Ms Mc Mullen was initially diagnosed with a range of mental illnesses, including depression, anxiety and bipolar."Every day was just this huge emotional rollercoaster. I would take things really personally, not in an egotistical way, but in a self-damning way," she said."I got around hating myself, and needed to put on this face to the rest of the world that I was competent, capable and confident, but really underneath, I would be feeling that I didn't belong, and feeling that there was something deeply, fundamentally wrong with who I am."I thought that I was broken.
I was convinced that I was defunct."Ms Mc Mullen experienced intense emotions, and would dive head-first into relationships. People would re-assure her that it was 'normal' to feel insecure or to have ups and downs in relationships.
In that moment of emotional deregulation, they will quite often go on to self harm as a way of regulating that emotion."To be diagnosed, people have to meet at least five of nine criteria.
About 1 to 2 per cent of the population has the illness, and about 10 per cent of patients will suicide if left untreated.
It was suffocating, frightening and debilitating."Even though people were being kind in saying those things ...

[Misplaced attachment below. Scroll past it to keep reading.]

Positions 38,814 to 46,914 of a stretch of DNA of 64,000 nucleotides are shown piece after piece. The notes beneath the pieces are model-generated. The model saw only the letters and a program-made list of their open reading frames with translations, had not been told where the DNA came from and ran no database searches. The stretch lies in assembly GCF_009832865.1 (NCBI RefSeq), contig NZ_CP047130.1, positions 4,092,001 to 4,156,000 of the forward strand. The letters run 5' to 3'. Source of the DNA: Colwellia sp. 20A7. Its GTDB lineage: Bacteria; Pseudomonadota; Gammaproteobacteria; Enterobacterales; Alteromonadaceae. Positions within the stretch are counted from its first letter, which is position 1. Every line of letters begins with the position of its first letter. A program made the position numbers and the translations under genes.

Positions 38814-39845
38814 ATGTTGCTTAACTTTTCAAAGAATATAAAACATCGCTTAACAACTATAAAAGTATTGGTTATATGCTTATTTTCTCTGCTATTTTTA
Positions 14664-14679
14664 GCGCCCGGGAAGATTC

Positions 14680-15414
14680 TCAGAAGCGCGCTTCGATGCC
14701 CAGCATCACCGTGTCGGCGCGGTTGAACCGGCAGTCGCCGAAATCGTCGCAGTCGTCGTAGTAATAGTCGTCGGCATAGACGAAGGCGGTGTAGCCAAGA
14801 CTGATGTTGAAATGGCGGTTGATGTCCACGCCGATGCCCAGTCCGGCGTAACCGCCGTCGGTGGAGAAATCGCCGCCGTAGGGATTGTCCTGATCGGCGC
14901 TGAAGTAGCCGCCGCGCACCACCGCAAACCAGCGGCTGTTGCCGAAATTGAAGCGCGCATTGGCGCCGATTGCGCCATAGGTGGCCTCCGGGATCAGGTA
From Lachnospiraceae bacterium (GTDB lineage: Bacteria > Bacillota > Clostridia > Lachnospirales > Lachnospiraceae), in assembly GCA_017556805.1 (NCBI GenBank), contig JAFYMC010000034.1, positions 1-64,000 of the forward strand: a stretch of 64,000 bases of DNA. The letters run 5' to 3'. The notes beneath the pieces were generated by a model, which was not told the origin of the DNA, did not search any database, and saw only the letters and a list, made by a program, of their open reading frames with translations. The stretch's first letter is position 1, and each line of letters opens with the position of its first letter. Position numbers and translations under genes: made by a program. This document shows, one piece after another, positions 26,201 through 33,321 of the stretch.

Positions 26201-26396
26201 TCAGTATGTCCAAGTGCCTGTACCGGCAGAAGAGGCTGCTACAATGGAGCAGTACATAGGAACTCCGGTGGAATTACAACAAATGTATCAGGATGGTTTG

what it actually ended up doing in this really counter-intuitive way was sort of invalidate my intense experience," she said."By someone saying to me, 'This is normal; everyone has this', the next thought that came in my mind was, 'Well why the hell am I struggling so much?
Ms Mc Mullen didn't regularly self harm before her diagnosis, but the behaviour increased afterwards.
In early December 2011 she was accepted to the Centre for Psychotherapy, and began treatment on Valentine's Day 2012.
Invalidation is so common in our society that you’ve probably inadvertently done it to others – and to yourself.
Emotional invalidation wears you down, and in the long term has an extremely negative effect on self-confidence and well-being.
When people are unfamiliar with a term (something like pansexual or aromantic, relatively new terms) they often take it upon themselves to decide what's easiest for them to handle. However, if they do truly care about you, you need to inform them about how their invalidation makes you feel and ask them to change how they treat you/which pronouns to use/et cetera.
“You’re over-reacting.” “That’s totally irrational.” “There’s no reason to be upset.” If you have anxiety, chances are you’ve been hearing these kinds of statements for as long as you’ve struggled with the disorder.